In a statement headed "Is The ANC As Democratic As It Claims?", a confidential report by the US consulate in Durban dated 8 January 2010 - released publicly by Wikileaks on 24 August this year - stated: "The AbM movement is a test of democratic governance for the ANC..."
In its introduction, this report sent to the US State Department reads: "What began as a Durban road blockade in 2005 has become a shack-dwellers movement in South Africa. Abahlali baseMjondolo (AbM, which means `those who live in the shacks' in Zulu) now includes thousands of shack-dwellers from more than 30 informal settlements throughout the country. AbM has garnered international support and has won legal battles against the African National Congress's (ANC) attempts at forced removal. While the ANC claims to be making efforts to clean up slums and provide the poor with adequate housing, AbM leadership claims intimidation and anti-democratic tactics are used against its members by the ruling party. AbM represents a true test of democratic governance for the ANC."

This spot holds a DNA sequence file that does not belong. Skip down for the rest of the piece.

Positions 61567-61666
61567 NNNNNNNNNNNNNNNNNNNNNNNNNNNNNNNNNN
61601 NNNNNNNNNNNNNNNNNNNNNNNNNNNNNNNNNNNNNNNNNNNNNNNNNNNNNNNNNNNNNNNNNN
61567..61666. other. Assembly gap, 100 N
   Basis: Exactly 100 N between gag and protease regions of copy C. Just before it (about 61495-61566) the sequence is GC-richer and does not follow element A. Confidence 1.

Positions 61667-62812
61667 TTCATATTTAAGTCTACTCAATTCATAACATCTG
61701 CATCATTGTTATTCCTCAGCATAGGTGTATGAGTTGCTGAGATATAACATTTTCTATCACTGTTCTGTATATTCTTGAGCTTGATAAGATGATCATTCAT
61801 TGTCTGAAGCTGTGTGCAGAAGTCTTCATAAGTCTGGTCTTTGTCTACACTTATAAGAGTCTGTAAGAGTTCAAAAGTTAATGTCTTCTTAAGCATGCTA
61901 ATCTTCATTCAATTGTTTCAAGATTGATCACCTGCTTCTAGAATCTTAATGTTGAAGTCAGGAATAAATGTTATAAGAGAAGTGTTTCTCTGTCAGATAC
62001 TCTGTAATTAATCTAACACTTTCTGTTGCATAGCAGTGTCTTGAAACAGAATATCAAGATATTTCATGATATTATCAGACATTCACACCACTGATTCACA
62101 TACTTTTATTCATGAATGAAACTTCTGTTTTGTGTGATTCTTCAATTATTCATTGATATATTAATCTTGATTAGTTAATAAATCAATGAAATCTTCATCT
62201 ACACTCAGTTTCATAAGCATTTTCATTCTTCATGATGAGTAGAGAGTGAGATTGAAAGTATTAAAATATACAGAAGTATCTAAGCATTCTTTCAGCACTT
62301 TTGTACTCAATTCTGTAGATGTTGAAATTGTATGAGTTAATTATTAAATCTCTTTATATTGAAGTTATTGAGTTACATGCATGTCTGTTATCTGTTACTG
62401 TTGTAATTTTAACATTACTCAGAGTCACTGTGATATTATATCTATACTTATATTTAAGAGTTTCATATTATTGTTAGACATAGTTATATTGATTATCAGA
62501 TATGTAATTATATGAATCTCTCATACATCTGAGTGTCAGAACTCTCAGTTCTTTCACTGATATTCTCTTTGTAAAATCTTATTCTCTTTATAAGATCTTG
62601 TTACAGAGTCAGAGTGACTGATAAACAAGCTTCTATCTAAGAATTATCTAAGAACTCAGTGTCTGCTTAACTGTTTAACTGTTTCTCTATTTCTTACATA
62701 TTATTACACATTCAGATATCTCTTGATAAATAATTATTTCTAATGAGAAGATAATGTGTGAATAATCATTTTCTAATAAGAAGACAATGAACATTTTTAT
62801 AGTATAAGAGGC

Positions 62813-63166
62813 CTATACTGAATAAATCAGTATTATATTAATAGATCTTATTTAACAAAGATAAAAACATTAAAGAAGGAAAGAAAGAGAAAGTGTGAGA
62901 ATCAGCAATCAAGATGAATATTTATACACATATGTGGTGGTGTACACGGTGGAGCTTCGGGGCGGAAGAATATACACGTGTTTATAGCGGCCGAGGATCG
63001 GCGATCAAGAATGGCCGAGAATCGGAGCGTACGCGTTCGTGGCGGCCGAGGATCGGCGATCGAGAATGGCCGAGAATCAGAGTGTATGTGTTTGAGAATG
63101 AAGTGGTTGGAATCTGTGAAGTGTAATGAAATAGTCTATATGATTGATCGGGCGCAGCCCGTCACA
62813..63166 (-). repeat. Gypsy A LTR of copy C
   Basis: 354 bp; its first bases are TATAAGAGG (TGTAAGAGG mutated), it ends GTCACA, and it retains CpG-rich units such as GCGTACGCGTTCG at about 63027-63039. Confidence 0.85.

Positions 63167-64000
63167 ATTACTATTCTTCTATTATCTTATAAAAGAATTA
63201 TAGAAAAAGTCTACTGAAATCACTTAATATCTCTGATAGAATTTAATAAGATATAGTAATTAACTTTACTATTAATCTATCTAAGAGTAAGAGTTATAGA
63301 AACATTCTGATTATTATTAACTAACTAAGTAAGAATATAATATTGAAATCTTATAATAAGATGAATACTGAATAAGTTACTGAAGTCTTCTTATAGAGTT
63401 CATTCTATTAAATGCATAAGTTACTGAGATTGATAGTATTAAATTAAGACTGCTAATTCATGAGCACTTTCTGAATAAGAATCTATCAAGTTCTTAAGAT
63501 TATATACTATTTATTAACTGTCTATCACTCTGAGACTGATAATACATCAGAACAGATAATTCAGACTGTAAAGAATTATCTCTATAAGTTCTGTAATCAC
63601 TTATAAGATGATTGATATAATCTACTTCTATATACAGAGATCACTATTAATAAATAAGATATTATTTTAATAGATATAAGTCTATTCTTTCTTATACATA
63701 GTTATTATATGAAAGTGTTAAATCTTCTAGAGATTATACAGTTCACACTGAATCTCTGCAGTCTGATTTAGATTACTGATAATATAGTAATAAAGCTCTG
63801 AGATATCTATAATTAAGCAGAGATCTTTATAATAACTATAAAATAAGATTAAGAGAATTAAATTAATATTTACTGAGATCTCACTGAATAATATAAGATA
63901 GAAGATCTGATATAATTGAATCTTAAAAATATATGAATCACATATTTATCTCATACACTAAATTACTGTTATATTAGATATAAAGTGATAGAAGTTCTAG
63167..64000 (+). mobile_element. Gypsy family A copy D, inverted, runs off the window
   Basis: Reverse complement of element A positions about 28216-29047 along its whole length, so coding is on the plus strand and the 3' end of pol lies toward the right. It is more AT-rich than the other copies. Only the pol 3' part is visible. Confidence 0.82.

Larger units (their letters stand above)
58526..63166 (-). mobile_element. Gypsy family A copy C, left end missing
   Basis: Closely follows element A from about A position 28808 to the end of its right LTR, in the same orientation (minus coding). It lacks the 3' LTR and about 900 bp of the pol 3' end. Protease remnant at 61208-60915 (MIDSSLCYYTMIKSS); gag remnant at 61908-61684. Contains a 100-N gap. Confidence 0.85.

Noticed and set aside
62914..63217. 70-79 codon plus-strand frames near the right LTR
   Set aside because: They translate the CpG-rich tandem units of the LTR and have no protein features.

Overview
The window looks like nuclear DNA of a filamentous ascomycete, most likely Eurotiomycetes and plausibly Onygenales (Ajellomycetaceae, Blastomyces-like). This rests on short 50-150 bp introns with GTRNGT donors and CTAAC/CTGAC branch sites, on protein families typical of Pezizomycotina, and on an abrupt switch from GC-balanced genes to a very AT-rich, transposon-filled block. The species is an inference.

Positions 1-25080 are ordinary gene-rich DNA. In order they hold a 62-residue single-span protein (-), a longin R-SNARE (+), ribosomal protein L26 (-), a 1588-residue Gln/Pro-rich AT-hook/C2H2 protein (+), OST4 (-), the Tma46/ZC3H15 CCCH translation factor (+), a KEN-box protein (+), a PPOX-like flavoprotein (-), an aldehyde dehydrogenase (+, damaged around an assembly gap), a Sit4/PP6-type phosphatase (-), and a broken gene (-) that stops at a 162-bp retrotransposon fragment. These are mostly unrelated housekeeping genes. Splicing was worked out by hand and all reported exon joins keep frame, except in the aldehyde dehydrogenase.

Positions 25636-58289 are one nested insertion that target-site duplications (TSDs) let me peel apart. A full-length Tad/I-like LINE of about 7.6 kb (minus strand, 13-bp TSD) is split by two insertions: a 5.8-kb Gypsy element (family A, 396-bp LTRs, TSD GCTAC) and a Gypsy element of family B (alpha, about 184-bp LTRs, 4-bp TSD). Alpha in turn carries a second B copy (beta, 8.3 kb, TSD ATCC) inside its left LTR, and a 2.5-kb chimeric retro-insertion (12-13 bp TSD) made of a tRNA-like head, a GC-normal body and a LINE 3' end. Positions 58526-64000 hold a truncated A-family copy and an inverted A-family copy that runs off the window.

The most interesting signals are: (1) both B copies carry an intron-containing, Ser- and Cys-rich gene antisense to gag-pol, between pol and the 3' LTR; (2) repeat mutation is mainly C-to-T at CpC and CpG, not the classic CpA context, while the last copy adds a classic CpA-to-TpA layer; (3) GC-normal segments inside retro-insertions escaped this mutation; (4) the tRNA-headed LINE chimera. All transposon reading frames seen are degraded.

I agree with the sense of this report. It is significant, however, that it has taken the leak of a confidential communication from a US consular official to make plain to South Africa and the world such a major threat to the country's still young and vulnerable democracy. The full report should be read with care by every South African with a concern for the country's present, past and future.
A major question is: Why, in such a highly politicised country, has there been such minimal attention to such a major political issue?
In the exile period through to its formation of the first post-apartheid government of South Africa, the ANC embodied both democratic and anti-democratic qualities.
Its formation in 1912, as the Native National Congress, was a profoundly democratic event. I am not aware of any other political party in Africa which so early and - generally speaking - so successfully sought a political practice that would rise above tribe and clan, and thus provide a genuine route to nationhood. One need only look to Zimbabwe, by comparison, to see how miserably this process has failed there. No other political party in South Africa was so responsible as the ANC for the winning of universal suffrage in 1994.